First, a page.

The problem is when he’s off form the game tends to pass him by, sometimes to the detriment of the team as a whole. He doesn’t seem to have the ability to drag the team through games which can sometimes mean that, even when he’s on his game, it may not show in the overall performance or in the result — as with Spartak Moscow on Tuesday. Then, he tees up chances, provides opportunities on a plate, but because he doesn’t take the game by the scruff of the neck like Gerrard would, he is questioned.
Henderson’s recent turnaround in form was needed after an indifferent start to the season.
But it’s never for the want of trying. Many of the supporters who are admirers of his will credit his work rate but those who aren’t in favour may use the difference in ability between him and Gerrard as a stick to beat him with. It’s hard to justify one without acknowledging the other, though he does deserve more credit for his attitude as Liverpool captain — that is an area in which he most definitely leads by example, if not consistently enough in his performance on the pitch.
Hyypia was appointed club captain just one season after signing from Willem II for £2.5million, and he displayed throughout his time that he “got” the club. Gerrard had the advantage of being born on Merseyside so “getting” the club and understanding supporter expectations was a part of his everyday life growing up. But the latter wasn’t always the vocal leader he grew to be. In fact, 10 years ago some supporters questioned whether he was captain material as he didn’t talk enough.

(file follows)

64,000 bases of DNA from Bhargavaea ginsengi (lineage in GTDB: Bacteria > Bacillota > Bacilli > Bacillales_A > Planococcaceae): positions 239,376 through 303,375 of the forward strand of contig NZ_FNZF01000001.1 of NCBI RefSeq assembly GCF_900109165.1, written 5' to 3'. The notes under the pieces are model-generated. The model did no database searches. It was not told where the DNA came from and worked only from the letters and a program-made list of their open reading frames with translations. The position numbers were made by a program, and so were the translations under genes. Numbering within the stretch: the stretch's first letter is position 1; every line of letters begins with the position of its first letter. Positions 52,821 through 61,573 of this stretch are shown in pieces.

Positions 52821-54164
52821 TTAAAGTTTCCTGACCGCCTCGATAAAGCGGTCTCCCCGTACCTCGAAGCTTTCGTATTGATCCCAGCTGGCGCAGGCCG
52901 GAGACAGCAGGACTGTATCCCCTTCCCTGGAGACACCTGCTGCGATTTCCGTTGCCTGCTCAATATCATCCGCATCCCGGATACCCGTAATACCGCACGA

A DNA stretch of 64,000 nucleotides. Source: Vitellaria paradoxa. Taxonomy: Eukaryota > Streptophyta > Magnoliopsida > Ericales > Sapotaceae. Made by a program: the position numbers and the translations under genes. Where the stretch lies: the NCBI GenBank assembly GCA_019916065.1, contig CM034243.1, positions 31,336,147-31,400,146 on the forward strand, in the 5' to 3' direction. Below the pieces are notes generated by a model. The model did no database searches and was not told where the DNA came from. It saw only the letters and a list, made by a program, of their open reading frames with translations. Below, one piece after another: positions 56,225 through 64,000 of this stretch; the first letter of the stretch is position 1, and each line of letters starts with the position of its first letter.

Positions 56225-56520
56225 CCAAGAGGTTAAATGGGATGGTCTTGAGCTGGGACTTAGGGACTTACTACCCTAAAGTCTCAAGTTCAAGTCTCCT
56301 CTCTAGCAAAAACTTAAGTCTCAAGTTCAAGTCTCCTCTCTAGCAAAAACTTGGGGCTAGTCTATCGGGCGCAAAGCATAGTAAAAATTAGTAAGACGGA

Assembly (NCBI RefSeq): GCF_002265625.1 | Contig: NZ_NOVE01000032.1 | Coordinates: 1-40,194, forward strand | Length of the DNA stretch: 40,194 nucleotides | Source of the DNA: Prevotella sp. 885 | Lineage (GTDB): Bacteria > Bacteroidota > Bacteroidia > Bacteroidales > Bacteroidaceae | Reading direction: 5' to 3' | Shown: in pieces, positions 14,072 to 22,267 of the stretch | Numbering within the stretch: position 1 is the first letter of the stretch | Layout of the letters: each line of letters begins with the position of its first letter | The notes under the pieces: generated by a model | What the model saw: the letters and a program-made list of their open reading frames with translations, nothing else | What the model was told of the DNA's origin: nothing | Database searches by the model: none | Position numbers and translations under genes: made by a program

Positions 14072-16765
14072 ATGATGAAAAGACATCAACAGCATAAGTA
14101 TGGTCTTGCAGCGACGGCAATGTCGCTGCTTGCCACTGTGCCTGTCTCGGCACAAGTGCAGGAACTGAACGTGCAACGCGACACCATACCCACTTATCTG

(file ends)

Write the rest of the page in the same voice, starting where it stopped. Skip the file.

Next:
Henderson showed in his interview with The Anfield Wrap over the summer that he “gets” the club and understands supporter expectation. It may not be enough in its own right to make him the ideal captain but it’s an important quality for your captain to possess if you’re a supporter.
One area the 27-year-old could improve on consistently, which wouldn’t take any significant jump in terms of ability, is being more vocal on the pitch. Against Leicester City on Saturday evening he was at his best. Barking orders to teammates and getting in the ref’s ear all game. He even whispered something to Jamie Vardy before his unsuccessful penalty.
Contrast that to the Manchester City game where he was on the sideline drinking water as one of Liverpool’s most important players was being shown a red card — a moment which effectively put the result beyond doubt. Henderson could and should have been doing more to reason with the ref and perhaps his Leicester antics were a sign that he’s learnt from that particular incident.
This article displays part of the problem when assessing Henderson as captain. It’s impossible to do so without comparing him to those who wore the armband before. But his qualities must be judged on their own merits too.
Henderson will never be like Gerrard as captain of Liverpool. He’ll never even be like Hyypia.
But maybe we should let just him be Jordan Henderson and appreciate the qualities he does possess.
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Out of all of the debates surrounding Liverpool this is the one that gets me fuming the most. The article, quite rightly, highlights that comparing Henderson with those who wore the armband before him is almost an impossible task due to reasons beyond Henderson’s control. Gerrard was a once in a generation Liverpool player from Liverpool and no-one currently playing will ever fill that criteria.